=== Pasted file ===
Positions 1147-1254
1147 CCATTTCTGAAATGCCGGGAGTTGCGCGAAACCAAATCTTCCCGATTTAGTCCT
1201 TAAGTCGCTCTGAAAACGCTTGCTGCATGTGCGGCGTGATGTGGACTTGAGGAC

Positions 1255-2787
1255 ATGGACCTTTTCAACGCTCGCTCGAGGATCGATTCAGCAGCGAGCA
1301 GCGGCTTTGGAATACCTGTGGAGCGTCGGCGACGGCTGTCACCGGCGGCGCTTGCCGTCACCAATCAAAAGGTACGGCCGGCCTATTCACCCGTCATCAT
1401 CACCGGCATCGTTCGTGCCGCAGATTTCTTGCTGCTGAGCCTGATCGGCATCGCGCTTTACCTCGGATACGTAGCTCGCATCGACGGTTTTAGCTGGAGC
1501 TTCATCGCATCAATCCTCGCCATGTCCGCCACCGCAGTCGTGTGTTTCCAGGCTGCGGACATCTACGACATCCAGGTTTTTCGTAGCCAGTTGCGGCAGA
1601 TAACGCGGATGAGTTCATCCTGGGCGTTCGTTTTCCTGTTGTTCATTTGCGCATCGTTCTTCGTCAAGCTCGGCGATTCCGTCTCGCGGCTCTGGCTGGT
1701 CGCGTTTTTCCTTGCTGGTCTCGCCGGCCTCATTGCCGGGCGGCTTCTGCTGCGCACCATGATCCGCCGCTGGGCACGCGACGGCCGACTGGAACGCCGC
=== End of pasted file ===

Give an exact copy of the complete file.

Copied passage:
Positions 1147-1254
1147 CCATTTCTGAAATGCCGGGAGTTGCGCGAAACCAAATCTTCCCGATTTAGTCCT
1201 TAAGTCGCTCTGAAAACGCTTGCTGCATGTGCGGCGTGATGTGGACTTGAGGAC

Positions 1255-2787
1255 ATGGACCTTTTCAACGCTCGCTCGAGGATCGATTCAGCAGCGAGCA
1301 GCGGCTTTGGAATACCTGTGGAGCGTCGGCGACGGCTGTCACCGGCGGCGCTTGCCGTCACCAATCAAAAGGTACGGCCGGCCTATTCACCCGTCATCAT
1401 CACCGGCATCGTTCGTGCCGCAGATTTCTTGCTGCTGAGCCTGATCGGCATCGCGCTTTACCTCGGATACGTAGCTCGCATCGACGGTTTTAGCTGGAGC
1501 TTCATCGCATCAATCCTCGCCATGTCCGCCACCGCAGTCGTGTGTTTCCAGGCTGCGGACATCTACGACATCCAGGTTTTTCGTAGCCAGTTGCGGCAGA
1601 TAACGCGGATGAGTTCATCCTGGGCGTTCGTTTTCCTGTTGTTCATTTGCGCATCGTTCTTCGTCAAGCTCGGCGATTCCGTCTCGCGGCTCTGGCTGGT
1701 CGCGTTTTTCCTTGCTGGTCTCGCCGGCCTCATTGCCGGGCGGCTTCTGCTGCGCACCATGATCCGCCGCTGGGCACGCGACGGCCGACTGGAACGCCGC